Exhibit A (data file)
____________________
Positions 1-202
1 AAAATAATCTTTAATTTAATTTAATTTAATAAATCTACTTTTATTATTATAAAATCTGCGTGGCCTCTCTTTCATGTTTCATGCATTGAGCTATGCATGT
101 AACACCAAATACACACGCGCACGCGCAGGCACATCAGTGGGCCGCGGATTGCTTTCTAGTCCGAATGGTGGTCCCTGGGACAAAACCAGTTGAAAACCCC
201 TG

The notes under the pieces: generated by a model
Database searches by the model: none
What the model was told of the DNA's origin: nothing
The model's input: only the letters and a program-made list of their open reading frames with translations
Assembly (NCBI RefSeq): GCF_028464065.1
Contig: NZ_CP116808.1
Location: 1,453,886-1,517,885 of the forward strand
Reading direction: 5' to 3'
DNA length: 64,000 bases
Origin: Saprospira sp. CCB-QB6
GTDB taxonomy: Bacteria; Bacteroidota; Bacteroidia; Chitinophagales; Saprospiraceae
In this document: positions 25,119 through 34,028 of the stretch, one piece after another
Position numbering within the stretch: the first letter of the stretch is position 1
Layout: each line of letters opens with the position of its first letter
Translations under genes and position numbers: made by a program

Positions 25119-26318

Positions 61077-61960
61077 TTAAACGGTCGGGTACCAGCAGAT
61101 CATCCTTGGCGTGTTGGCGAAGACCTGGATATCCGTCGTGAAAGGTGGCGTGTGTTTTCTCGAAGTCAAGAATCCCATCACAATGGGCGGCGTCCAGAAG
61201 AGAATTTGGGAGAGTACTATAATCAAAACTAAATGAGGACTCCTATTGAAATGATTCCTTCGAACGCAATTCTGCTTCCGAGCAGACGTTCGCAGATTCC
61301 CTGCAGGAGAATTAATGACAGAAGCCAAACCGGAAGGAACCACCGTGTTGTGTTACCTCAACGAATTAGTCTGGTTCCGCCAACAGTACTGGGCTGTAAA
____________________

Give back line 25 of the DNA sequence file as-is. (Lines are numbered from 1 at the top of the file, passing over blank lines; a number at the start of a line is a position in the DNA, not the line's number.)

61301 CTGCAGGAGAATTAATGACAGAAGCCAAACCGGAAGGAACCACCGTGTTGTGTTACCTCAACGAATTAGTCTGGTTCCGCCAACAGTACTGGGCTGTAAA